It looks like Google Wallet’s PIN security has been cracked on rooted devices, although if your Android device is not rooted then the security on the Google Wallet Pin seems to be fine.
The PIN for Google Wallet is stored encrypted on your Android devices, and a method has been discovered to reveal the SHA256 hex encoded PIN information, which enables the PIN to be discovered, the crack was discovered by the guys from Zvelo.
Google has been apparently been notified about the issue, and is working on a fix, although this may involve some changes to the way Google Wallet works, and also the terms of service of Google Wallet, the video below shows the crack in action.
This is only going to be a problem if you actually lose your Android device, and if it is rooted, although if you have a passcode on your Android device lock screen then it should be harder for anyone to crack Google wallet.
You can find out more information about the security crack on Google Wallet, and what it means if you have a rooted Android device over at Android Central.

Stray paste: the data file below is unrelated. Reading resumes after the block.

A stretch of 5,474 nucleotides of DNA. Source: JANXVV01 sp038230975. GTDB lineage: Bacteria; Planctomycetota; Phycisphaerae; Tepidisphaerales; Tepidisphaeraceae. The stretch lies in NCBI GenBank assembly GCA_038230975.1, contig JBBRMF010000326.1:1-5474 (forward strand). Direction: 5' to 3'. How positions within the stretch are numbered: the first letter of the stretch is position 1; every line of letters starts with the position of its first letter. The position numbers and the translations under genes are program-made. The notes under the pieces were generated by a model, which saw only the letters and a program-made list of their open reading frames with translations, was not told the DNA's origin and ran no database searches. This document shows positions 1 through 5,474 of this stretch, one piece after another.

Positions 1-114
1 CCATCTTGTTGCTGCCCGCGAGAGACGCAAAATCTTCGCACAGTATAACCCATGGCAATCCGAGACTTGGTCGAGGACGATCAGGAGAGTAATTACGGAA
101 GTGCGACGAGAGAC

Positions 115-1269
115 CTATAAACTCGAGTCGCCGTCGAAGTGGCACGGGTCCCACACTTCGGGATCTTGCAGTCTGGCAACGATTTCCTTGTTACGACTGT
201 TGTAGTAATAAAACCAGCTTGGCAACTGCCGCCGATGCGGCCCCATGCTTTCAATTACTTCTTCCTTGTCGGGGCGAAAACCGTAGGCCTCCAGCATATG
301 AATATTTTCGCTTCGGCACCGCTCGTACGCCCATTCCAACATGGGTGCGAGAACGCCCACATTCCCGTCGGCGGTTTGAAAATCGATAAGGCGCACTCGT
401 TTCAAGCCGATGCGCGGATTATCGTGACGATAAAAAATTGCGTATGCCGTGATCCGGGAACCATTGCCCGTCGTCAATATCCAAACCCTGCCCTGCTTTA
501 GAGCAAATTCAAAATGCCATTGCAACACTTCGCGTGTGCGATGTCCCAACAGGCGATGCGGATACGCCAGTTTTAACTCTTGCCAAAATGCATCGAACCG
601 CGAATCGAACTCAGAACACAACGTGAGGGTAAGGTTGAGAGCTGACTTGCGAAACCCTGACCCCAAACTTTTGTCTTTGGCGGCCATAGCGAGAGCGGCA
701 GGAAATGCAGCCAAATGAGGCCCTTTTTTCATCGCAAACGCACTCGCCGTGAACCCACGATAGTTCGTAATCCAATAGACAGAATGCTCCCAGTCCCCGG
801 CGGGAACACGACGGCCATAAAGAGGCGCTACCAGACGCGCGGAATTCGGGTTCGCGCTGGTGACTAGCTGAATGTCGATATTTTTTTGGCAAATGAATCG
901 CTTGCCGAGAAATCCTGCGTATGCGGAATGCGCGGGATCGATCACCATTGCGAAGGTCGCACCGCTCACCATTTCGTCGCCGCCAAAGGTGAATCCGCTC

Updated 11th February 2012
Google has now releases a further statement on Google wallet and the security involved with it, you can see full information over at the Google Commerce Blog.
First, Google Wallet is protected by a PIN — as well as the phone’s lock screen, if a user sets that option. But sometimes users choose to disable important security mechanisms in order to gain system-level “root” access to their phone; we strongly discourage doing so if you plan to use Google Wallet because the product is not supported on rooted phones. That’s why in most cases, rooting your phone will cause your Google Wallet data to be automatically wiped from the device.
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